Dawn Power Dissolver has apparently been discontinued by P&G but available on line from EBAY but will cost you about $25/bottle. Try GoJo Orange Hand cleaner. The pumice abrasive wears out quickly but it is miraculous for cleaning ovens.

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dug1000

2 years ago

Oh, Miss Jessy, brave soul, what hath you wrought? Posting Pork BBQ recipes opens so many cans of worms, one could call it vermiculture.

I am impressed by how civil the Instructables community has remain over this topic. It's one that divides North Carolina more than UNC vs Duke! (Go Heels)

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JeffC156

2 years ago

Cleaning up really baked on Roasting tins is easy. Just place outside under a damp bush for a couple of days. The garden slugs will clean all the stubborn residue off for you. The tin will be as clean as new, but make sure that it is washed in very hot soapy water before you use it next.

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AnnabellaMarieJeffC156

Reply 2 years ago

#1. Gross...just...gross!

#2. Nothing "damp" here in the desert.

#3. Line the pan with foil prior to using it. If you didn't do that, put the pan (and grill racks or oven racks, if needed) into an appropriately sized garbage bag, add 1/4 - 1 cup ammonia, tie it up tightly and leave it in the sun for a few hours. It'll practically wipe itself clean or at least be scrubbable.

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porschefAnnabellaMarie

Reply 2 years ago

Ammonia...raw ammonia in a garbage bag to clean dirty utensils. Have you given thought to a non stick spray. I suggest that before poisoning the family at the the next Sunday Roast
Why not mapped the process and add some bleach as well?
How do they live so long with ideas like that?

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porschefJeffC156

Reply 2 years ago

Jeffc156 is so o telligent that his passive sgressive response was as far away from humourous as geometry will allow.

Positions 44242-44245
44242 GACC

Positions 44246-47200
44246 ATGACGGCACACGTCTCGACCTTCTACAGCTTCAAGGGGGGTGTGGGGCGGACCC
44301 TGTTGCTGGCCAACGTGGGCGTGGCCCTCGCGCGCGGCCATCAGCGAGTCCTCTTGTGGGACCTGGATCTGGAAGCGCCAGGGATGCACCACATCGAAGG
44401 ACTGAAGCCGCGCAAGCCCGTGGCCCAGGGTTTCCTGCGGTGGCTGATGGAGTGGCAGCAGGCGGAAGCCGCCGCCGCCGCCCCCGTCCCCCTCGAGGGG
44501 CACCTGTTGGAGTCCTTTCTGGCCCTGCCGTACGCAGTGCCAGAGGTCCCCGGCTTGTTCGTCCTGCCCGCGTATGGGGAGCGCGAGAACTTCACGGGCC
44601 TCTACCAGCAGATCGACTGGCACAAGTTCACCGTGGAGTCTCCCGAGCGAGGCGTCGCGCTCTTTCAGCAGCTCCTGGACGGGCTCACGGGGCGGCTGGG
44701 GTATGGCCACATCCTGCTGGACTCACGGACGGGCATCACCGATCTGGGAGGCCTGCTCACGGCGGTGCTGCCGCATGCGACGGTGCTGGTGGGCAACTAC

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burnerjack01JeffC156

Reply 2 years ago

LOL! Like your style! (maybe it's a 'guy' thing). To paraphrase Josey Wales:

"Slugs gotta eat, same as the buzzards." LOL!

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fixfireleo

2 years ago

best pulled pork (shredded wise and easy to make wise) is to cut up your pork butt and throw it in a pressure cooker with a can of chicken broth and some herbs and spices for about 45 min. season to taste then add your favorite BBQ sauce. same for shredded beef...and yes i use chicken broth in shredded beef, it gives it a rich flavor.

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porscheffixfireleo

Reply 2 years ago

So...you are so insecure that you post a recipe of your own? Start your own blog. No one wants yours. Geez the English did not used to be so self centred ,stupid and rude. Buh bye now. Off you go.

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jessyratfinkfixfireleo

Reply 2 years ago

I do it that way in the pressure cooker too! But you can never get close to the right taste that way, so I always end up doing this a couple times a year haha

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elvisisdead

2 years ago

When you're cooking in the oven, it's not as big of an issue, but here's the science behind "the stall".

http://www.genuineideas.com/ArticlesIndex/stallbbq.html

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maka

2 years ago

@jessyratfink In step 4 you give 6 lbs as the weight for changing the length of the first baking temp. Does that refer to the trimmed or the untrimmed weight of the roast?